Maxim Kantor's Novel Red Light as a Destroyer of Political Myths

Aleksandr Shchipkov

The circle of independent intellectuals is small. Maxim Kantor has long belonged to this circle, but this fact has only been known to a wide audience since 2006, when he novel Drawing Textbook was published. This novel was about the long-overdue deconstruction of myths of the intelligentsia, and was destined to cause a scandal. In Russia, in contrast to say, the USA, such statements are tantamount to sedition. Furthermore, Kantor, whose first and primary profession is that of an artist, saw the mores of the art scene from the inside, and he had something to say about lackeys of the intelligentsia and artists who have been bought by the new regime.

The picture of the betrayal of the intellectuals was convincing. Textbook was one of the top-five books of the 2000s, and some called it the most important book of the decade. But the infamous pamphlet-like qualities of Textbook are not the point. His task was broader, which was to write something in the tradition of Marx's Das Kapital. But at the same time, as the author emphasized, "the engine of the study will not be surplus value, nor fetishism of commodities, but the artistic avant-garde and aesthetics." As art and politics in the new Russia go hand-in-hand, that is, no less than they did in the era of government orders, Kantor's aesthetic subject made a natural transition to the social and political.

We can say that the author has undertaken the development of the political economy of the new art. But in Russia, in contrast to the West, no one has worked with this subject closely and systematically. The reason is simple. Those who could potentially do so would have had to bear witness against themselves and their circle. This is how the unspoken taboo in Russia is born. Textbook fell into the very center of the ailing consciousness of the Russian intelligentsia. It kicked over the anthill. Therefore, even now, during a period when the author is writing columns, many cannot forgive him for this expose.

The search for Kantor's political roots is continued in the book A Contre-Pied (2009) and in his latest novel, Red Light. Here, the symbiosis of aesthetics and politics are examined from a slightly different angle. The political economy of art is no longer in the foreground, but rather historical analysis, an exposition of political ideas, which are described with the passion of a communist and a pedantic reporter. The average reader, who is under the thrall of stereotypes dictated by the media and school, will find much that is unexpected in Red Light.

For example, Kantor does not view the 20th century as a confrontation with "totalitarian regimes" that fell from the sky, but as the continuation of a large European civil war. He points to a deep conflict in European consciousness-for brevity's sake, it can be described as "the idea of the 1914 versus the idea of 1789-which dates back to the years of the Thirty Years' War. These ideas are common among Western conservatives. Since the end of the era of tolerance and multiculturalism they have gained strength in Europe, but not in Russia. In Russia, such statements still cause a storm of negative emotions among "rukopozahtniye" (those with whom the liberal opposition is willing to shake hands) and the izryando poryadochniye (liberal intellectuals who consider their fellow liberals to be moral and good, no matter what they do) audience. The novel begins with the study of the tragicomic phenomenon of the Russian "rukopozhatniye." The time and place of the action is a banquet at the French ambassador's, vaguely reminiscent of Anna Pavlovna Scherer's famous salon. Here, the same kind of exposure of mores takes place, but they areprimarily of a political nature, and in the place of the "savior" Bonaparte, we have liberal values.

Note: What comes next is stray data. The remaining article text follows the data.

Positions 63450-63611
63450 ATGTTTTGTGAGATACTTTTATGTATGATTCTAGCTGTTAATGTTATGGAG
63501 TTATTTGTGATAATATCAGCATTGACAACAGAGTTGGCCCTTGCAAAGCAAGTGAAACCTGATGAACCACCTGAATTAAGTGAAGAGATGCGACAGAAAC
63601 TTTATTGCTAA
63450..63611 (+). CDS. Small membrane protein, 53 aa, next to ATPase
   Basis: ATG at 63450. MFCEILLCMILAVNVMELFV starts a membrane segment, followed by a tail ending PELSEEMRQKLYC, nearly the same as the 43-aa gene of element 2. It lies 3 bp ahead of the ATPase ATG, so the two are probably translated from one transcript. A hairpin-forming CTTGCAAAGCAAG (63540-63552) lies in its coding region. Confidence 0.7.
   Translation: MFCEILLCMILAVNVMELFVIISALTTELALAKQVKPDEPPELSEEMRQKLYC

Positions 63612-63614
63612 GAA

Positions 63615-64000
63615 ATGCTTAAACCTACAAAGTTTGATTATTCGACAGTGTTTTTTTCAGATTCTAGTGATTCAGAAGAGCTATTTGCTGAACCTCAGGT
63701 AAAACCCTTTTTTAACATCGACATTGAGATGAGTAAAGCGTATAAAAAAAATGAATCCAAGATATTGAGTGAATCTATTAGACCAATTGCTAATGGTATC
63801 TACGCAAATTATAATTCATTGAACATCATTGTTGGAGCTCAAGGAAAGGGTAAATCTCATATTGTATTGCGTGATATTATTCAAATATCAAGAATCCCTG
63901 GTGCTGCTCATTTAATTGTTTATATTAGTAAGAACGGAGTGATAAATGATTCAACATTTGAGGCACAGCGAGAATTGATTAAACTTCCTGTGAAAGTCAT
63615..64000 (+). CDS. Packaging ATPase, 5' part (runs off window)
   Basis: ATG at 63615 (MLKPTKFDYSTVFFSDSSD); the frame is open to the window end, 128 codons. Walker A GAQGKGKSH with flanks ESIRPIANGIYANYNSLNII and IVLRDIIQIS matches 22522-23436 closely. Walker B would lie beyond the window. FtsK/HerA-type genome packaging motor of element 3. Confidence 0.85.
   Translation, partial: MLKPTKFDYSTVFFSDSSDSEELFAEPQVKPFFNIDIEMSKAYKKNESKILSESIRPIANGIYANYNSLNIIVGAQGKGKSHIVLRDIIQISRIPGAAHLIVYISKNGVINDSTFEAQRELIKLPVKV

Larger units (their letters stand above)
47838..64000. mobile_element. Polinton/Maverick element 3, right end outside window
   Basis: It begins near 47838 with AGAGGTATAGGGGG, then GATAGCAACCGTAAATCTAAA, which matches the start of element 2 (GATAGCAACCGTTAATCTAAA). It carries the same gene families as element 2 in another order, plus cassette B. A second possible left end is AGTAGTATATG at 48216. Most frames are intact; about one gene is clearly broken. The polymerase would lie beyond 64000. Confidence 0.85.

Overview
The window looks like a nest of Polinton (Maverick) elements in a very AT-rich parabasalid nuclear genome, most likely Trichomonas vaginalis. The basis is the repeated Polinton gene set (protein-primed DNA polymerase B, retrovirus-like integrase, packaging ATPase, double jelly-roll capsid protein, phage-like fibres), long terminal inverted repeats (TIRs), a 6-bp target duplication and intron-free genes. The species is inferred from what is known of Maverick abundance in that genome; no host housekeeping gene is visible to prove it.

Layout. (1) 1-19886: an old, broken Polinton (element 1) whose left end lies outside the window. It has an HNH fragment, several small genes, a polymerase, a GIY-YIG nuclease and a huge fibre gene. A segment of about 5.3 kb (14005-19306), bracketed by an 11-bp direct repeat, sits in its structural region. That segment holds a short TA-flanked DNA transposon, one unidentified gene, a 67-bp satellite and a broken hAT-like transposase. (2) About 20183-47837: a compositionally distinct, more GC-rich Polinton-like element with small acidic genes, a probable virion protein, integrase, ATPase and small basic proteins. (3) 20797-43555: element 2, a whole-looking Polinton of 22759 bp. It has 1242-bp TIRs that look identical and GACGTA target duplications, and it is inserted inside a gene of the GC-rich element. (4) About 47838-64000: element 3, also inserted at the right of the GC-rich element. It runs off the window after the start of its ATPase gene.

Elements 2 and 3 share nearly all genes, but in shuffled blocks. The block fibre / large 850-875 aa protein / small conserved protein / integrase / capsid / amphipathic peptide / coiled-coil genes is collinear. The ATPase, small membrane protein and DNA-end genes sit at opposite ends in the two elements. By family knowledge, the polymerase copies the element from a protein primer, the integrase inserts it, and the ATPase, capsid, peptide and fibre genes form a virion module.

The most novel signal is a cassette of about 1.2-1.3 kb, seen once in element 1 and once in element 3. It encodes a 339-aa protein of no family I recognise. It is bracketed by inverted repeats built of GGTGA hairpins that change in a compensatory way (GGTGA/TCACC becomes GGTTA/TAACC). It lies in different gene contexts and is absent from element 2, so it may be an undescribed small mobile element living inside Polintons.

The prototypes for the high society characters-Frumkina, the editor of a fashionable internet magazine; Bimbom, an fashionable journalist; Tushinsky, an elderly politician; Gachev, a young politician; Panchikov, a successful entrepreneur; Yevgeny Chicherin, a lawyer; and Piganov, a democrat and opposition leader-are easy to guess. It to this meeting of the minds that a strange character that no one at the party is acquainted with, the investigator Pyotr Yakolaevich Shcherbatov, finds his way. This "suspicious" subject does not know how to drink Sauterne, and most important, doubts the long-established concept of "big terror" and the idea that Lenin was a German spy. Democracy is in danger!A major scandal is brewing. The collective spirit of the intelligentsia beau-monde boils over and is as visible as if it were under a magnifying glass. The guests are clambering over one another to give tirades. The high society rout turns into a theater of the absurd. But then the space of the novel widens. The reader is submerged into the setting of the Second World War, and into the hazy 1990s. In his new book, Kantor has a decent amount of statements that could cause resentment among refined liberals, such as statements about the artificiality of the conflict between democracy and totalitarianism, or how Nazism is an inevitable consequence of capitalism and representative democracy (if there is no fraud while counting the votes), and Christian statism is much more open and humane.